Sangarius (Greek Σαγγάριος): river in Phrygia and Bithynia, modern Sakarya.
According to the ancient geographer Strabo of Amasia, the river Sangarius had its source at 150 stades (about 26 kilometers) from Pessinus;note[Strabo, Geography 12.3.7.] he also suggests that the river was important by referring to the fact that Homer already referred to it.note[Homer, Iliad 3.187, 16.719.] While the second statement is correct, the first is not: the river's source is in fact almost 100 kilometers southwest of Pessinus, near modern Afyon.
The Roman historian Livy tells that the source was near a mountain called Adoreus, knows that it is later joined by the Tymbrius (modern Kemer Suyu), and informs us that the double river empties itself into the Sea of Marmara. He adds that it is not a particularly big river, but that it is famous for its large quantities of fish.note[Livy, History of Rome since its Foundation 38.18.8.]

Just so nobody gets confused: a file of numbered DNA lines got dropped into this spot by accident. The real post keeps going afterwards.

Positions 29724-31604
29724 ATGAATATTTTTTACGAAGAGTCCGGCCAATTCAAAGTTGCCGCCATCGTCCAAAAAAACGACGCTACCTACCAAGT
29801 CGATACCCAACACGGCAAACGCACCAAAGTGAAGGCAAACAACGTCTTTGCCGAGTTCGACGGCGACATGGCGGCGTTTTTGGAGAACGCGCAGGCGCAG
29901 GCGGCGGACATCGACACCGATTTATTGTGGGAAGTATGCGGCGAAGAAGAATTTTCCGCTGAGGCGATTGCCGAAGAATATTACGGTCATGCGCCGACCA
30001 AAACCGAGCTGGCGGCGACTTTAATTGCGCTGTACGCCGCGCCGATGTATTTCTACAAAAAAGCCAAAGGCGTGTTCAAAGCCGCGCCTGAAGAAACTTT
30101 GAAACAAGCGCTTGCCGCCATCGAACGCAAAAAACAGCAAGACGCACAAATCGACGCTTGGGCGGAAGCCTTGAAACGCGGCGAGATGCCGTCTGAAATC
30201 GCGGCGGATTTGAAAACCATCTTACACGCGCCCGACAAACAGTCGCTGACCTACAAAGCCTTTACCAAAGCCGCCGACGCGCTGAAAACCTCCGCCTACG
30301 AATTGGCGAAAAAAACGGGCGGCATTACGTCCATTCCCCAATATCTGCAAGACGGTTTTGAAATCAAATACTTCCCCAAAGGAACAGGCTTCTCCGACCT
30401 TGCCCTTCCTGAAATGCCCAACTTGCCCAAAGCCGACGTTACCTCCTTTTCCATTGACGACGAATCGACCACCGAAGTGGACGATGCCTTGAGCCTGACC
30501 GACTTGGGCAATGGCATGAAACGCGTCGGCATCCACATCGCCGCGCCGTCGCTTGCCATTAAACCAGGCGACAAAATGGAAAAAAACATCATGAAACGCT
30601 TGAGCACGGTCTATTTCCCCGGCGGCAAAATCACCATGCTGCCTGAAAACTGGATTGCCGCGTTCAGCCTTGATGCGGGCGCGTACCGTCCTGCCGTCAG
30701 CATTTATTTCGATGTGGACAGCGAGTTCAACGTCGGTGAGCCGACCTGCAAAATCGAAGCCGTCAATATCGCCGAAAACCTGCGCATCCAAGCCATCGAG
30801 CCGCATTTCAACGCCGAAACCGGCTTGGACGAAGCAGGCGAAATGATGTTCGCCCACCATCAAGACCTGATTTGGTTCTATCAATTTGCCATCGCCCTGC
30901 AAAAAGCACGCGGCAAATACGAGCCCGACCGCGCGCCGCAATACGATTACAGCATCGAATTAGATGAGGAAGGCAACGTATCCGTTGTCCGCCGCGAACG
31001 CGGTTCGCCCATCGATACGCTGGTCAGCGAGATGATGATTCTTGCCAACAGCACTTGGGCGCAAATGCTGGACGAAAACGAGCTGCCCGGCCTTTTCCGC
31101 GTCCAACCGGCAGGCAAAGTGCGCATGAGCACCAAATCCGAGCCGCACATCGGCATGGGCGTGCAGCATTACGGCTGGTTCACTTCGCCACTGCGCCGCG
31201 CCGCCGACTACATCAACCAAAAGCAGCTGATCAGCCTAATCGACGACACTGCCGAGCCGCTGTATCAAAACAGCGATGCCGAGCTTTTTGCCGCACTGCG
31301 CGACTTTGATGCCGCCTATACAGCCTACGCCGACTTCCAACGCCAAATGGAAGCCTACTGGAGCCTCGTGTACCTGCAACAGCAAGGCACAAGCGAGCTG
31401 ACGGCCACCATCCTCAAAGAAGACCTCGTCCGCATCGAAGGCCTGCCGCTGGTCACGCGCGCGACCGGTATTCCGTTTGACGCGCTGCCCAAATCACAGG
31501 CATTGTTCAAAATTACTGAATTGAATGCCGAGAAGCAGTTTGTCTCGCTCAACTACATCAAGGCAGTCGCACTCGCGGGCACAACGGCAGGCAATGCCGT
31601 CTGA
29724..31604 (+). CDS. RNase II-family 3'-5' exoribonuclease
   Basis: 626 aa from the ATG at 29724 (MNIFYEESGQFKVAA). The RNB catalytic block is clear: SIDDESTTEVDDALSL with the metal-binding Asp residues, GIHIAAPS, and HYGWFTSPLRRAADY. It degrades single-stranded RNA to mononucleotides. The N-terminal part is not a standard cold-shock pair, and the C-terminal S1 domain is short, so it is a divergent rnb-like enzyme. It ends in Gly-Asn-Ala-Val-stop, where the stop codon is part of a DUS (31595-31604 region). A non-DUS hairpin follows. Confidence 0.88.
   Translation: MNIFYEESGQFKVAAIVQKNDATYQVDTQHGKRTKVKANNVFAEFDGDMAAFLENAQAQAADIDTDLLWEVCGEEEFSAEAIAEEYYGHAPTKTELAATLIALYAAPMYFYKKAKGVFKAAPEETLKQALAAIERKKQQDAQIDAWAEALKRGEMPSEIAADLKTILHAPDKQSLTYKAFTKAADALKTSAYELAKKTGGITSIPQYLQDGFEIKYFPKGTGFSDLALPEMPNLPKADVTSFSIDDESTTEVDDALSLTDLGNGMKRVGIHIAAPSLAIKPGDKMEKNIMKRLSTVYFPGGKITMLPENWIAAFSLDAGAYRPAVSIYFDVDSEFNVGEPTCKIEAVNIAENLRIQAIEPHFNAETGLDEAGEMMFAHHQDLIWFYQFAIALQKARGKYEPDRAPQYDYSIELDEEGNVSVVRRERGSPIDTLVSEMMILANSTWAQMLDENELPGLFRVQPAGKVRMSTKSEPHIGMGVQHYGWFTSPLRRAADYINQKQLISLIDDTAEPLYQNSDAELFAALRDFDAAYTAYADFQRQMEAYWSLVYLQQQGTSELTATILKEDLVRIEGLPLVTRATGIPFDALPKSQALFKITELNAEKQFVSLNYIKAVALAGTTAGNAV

Because there are several irregular mountain ranges in western Anatolia, the course of the river is unusually curved. It initally flows to the northwest, turns to the northeast and southeast, passes south of Pessinus, turns sharply to the north, and passes along the Phrygian capital Gordium. Continuing to the west, and after a wide curve, it flows to the northnortheast and passes along Nicaea, until it reaches, some 520 kilometers from its source, the Black Sea.
Livy's remark that it emptied itself into the Sea of Marmara may refer to another branch, which, in the time he is writing about (early second century BCE), reached a big lake east of the city of Nicomedia, and continued to the Gulf of İzmit. This course dried out, at some time, but was reopened by the Roman governor of Bithynia, Pliny the Younger.note[Pliny the Younger, Letter 10.41.]